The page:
Wednesday , June 11, 2014 - 5:03 PM
It is hard to imagine one of Neil Simon’s most loved comedies, “The Odd Couple,” without conjuring up images of Jack Lemmon and Walter Matthau who portrayed lead characters Felix and Oscar in the 1968 film.
But Bountiful actor Rusty Bringhurst said they won’t just be regurgitating impressions of Lemmon and Matthau.
“This is not your dad’s Odd Couple,” he said. “It has been a wonderful challenge to find our own interpretation of Oscar and Felix.”
Eric Jensen, of Farmington, is thrilled with the chance to direct.
“I love Neil Simon,” he said. “I would have directed any of his shows. But, this is my favorite by far. I think it is everybody’s favorite.”
Jensen said the film version of “The Odd Couple” was one of the first comedies he was introduced to and thought it was funny, even from a very young age. He has helped actors prepare monologues from the script over the years.
“I am really familiar with this show,” he said. “Now I have the chance to immerse myself in the really funny wit.”
Jensen is the artistic director for Off Broadway Theatre in Salt Lake City. He is often asked to direct comedies because of his expertise at incorporating physical humor.
“I try to make people laugh with different rhythms or visually,” he said, explaining that people who have a difficult time keeping up with the dialogue will still laugh with the right visual appeal.
“My mother-in-law is Vietnamese, and I know she will get a laugh from the physical parts. Everybody understands what the characters are feeling because they are showing it with their faces and their actions.”
For example, things can become funnier by speeding up the action, or even by slowing it down as Jensen does in a classic scene between Felix and Oscar.
Felix is a neat freak who has moved in with his friend Oscar — a divorcee who is somewhat of a slob. In one scene, they are in the middle of an argument and giving each other the silent treatment.
“I like to slow down some of the bits and have fun with it. Oscar is doing little things to mess up the house and Felix is doing things to clean up. It is like a pantomime – a lot of actions without words,” Jensen said.
This is Bringhurst’s second show at the CenterPoint Legacy Theatre and he is enjoying his role. “Oscar is a fascinating character. He was a struggle at first to identify with. The biggest thing about Oscar is that, remarkably, while being sarcastic and a slob, he has the biggest heart in the world,” Bringhurst said.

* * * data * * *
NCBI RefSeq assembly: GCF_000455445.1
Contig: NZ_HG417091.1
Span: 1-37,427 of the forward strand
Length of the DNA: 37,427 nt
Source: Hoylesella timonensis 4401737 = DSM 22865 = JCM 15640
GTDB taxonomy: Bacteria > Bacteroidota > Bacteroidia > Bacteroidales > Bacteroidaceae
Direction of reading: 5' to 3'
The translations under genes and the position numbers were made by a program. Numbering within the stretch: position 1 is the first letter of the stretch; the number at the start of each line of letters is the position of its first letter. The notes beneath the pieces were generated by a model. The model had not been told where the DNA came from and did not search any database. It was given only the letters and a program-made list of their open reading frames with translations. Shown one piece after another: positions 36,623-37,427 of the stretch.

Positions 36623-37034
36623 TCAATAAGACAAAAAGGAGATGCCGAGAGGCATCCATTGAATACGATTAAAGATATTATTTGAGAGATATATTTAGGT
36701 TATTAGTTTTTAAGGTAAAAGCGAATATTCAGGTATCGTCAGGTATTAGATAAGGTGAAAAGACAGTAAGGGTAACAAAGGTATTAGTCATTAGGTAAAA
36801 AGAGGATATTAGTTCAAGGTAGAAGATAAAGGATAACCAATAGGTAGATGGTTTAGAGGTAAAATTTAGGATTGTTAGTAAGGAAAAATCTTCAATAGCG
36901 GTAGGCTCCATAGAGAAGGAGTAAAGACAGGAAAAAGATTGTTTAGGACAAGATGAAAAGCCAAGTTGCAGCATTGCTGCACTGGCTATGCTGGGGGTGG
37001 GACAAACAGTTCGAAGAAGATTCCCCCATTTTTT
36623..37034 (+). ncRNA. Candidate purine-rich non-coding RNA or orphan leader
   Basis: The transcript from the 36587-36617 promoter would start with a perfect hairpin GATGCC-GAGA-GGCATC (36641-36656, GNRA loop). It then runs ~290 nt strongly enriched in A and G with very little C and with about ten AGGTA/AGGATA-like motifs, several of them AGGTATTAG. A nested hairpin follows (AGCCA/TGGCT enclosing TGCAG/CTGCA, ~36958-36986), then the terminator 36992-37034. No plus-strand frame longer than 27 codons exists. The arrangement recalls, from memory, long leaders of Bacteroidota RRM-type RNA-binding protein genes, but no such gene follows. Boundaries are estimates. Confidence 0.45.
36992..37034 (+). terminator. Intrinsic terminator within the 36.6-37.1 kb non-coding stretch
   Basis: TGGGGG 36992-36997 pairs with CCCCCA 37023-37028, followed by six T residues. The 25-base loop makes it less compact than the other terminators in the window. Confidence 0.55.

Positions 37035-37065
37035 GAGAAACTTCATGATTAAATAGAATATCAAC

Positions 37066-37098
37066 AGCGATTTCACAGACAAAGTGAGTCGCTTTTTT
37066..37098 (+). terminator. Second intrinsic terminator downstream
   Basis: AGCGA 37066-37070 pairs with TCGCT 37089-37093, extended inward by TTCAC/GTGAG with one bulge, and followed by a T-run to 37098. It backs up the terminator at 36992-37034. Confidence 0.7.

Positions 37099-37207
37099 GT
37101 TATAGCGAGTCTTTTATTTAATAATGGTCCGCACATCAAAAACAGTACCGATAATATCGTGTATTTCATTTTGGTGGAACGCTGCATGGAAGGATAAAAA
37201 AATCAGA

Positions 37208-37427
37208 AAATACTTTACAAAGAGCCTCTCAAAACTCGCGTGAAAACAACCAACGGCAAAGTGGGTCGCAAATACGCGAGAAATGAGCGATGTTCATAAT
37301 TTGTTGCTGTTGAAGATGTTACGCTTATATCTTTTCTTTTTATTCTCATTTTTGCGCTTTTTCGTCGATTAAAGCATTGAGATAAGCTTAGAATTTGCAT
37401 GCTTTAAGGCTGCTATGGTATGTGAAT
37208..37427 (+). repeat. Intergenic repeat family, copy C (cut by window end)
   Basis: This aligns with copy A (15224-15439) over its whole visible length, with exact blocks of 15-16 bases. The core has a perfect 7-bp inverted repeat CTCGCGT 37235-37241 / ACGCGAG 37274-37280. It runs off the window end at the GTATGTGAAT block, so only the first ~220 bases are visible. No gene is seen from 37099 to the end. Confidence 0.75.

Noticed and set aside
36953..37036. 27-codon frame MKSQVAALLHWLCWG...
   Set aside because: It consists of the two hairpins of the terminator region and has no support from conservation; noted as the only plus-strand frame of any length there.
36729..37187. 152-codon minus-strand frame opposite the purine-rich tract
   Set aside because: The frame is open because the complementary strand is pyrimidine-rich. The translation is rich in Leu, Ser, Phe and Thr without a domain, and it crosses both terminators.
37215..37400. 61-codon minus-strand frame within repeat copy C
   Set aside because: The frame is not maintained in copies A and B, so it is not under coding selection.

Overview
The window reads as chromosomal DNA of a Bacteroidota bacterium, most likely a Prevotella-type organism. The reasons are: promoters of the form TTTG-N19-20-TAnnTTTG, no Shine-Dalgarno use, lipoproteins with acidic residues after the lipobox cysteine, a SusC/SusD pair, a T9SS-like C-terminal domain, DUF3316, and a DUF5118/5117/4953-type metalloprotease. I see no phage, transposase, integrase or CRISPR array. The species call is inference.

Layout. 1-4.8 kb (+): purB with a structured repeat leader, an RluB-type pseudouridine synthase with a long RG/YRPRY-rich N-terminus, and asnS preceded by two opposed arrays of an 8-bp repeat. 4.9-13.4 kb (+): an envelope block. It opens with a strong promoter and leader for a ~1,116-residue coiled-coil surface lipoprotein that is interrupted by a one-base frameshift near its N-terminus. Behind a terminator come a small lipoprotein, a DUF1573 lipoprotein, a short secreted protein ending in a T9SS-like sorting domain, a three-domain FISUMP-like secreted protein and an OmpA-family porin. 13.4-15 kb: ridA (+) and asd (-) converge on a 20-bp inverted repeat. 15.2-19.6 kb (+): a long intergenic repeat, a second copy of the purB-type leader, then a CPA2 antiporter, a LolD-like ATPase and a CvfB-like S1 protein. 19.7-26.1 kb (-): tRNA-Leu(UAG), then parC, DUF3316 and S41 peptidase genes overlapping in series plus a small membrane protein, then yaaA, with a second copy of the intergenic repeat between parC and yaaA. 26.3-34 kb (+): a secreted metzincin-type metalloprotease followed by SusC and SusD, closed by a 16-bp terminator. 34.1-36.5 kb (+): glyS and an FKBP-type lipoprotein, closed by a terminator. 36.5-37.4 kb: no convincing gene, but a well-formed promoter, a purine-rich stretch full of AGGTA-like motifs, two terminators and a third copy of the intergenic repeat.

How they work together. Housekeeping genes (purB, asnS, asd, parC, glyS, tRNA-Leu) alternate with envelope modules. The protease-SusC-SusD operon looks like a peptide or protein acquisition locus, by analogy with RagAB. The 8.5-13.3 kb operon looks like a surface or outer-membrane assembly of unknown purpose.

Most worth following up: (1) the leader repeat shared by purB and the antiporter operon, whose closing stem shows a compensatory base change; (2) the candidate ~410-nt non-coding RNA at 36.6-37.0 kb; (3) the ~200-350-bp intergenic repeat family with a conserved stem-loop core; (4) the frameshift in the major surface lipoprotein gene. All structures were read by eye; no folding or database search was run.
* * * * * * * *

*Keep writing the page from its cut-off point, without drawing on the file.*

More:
He began acting while attending middle school.
“I was 14 and I realized this was kind of my gig,” he said.
Earlier in the season, Bringhurst performed the part of King Henry VIII in “A Man for All Seasons.” John Adams played opposite Bringhurst in the lead role of Sir Thomas More. Adams was Bringhurst’s middle school drama teacher.
“He is my mentor and the reason I do all of this. Now, 20 years later, I got to be onstage with him. I have been very lucky with the way my acting career has played out,” Bringhust said.
Acting also led Bringhurst to perform in the improv troupe Laughing Stock. The same Jensen who is directing this show is also the head of Laughing Stock.
Cast member Jason Unruh, of Farmington, is also a member of Laughing Stock with Jensen and Bringhurst. He plays Speed, one of Oscar’s poker buddies. This is his first time performing at CenterPoint. He has been acting at other community theaters, like Off Broadway, since 2011.
“Speed is a guy who is not super patient. He is in for dude night and poker. That isn’t happening and it is driving him batty. Felix is mothering, cleaning, worrying about how it smells and cooking. Even though those things might be great, they detract from the poker game,” Unruh said.
Jensen said it is important not to read too much into the show, which is mostly a comedy. But there is a message about relationships. “The overall message is that people can get along regardless of differences. We always find a way to get along,” he said.
Bringhurst agreed that there are hints of underlying messages amidst all of the humor. “Of course, the show is hilarious when these two personalities try to live together. It shows that life is tough. Humor and love get us through the rough times,” he said.
This is Patrick Harris’s first production with CenterPoint. The Salt Lake resident plays Oscar’s overly neat roommate Felix. He earned a bachelor degree in math from the University of Utah in 2008 and graduated with a second bachelor in acting in 2009, also from the U of U.
After working his day job as a billing specialist, he enjoys being on the stage.
“Any chance I can get on the stage is always a good time. I can’t stay away from acting for long,” Harris said.
Harris and Bringhurst have been friends for years and were even roommates for awhile. “I think the chemistry between Oscar and Felix has been helped a lot by our friendship. There is a great mix of witty dialogue and good physical comedy as well. It has been directed very smoothly and people will have a great time laughing the whole way through,” Harris said.
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